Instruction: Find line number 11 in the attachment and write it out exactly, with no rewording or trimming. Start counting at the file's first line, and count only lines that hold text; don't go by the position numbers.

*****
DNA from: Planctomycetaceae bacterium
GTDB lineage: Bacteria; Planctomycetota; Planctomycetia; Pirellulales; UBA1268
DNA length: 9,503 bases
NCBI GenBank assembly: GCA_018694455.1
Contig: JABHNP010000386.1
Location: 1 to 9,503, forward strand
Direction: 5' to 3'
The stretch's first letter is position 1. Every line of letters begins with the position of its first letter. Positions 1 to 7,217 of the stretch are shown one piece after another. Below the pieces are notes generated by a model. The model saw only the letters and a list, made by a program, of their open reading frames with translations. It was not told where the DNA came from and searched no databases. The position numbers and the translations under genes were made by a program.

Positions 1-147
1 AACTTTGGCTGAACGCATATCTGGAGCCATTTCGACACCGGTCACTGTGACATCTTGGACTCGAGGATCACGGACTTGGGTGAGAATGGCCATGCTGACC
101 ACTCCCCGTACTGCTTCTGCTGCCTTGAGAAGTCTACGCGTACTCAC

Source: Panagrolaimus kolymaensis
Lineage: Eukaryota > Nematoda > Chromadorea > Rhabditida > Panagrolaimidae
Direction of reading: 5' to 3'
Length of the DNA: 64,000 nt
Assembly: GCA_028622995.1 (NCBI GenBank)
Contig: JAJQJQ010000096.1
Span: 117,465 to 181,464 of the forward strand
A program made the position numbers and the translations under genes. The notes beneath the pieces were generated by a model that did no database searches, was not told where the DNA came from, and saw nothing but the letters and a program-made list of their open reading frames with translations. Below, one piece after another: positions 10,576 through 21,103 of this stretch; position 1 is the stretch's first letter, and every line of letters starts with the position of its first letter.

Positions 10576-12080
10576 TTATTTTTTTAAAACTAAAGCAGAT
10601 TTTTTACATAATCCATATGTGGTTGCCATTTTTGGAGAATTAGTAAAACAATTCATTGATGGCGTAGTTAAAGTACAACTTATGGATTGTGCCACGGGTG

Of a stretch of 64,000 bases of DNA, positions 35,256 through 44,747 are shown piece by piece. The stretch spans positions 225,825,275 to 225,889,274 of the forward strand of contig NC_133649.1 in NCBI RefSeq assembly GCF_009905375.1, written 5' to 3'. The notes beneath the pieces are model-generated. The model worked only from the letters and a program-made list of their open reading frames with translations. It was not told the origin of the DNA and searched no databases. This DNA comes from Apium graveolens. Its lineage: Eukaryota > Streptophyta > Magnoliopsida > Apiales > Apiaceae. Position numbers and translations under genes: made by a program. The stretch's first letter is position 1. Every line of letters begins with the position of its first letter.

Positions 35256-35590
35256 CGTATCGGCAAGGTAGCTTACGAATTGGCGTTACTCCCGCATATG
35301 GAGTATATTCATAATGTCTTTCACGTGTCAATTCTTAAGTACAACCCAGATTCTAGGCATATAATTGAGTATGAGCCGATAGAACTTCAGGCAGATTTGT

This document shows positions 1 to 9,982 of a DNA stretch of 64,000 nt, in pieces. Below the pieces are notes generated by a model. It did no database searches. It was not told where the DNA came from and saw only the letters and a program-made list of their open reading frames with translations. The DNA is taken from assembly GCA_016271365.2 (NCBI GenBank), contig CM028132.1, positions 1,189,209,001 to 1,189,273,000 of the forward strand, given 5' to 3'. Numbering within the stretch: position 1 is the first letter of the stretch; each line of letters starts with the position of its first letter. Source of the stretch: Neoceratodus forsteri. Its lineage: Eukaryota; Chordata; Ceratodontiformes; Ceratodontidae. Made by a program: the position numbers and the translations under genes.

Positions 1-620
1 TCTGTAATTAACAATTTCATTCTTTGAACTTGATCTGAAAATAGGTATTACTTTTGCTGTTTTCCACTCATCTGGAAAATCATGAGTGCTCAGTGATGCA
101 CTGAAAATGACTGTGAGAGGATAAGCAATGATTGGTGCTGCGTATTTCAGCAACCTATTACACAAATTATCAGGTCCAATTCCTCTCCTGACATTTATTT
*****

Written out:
101 ACTCCCCGTACTGCTTCTGCTGCCTTGAGAAGTCTACGCGTACTCAC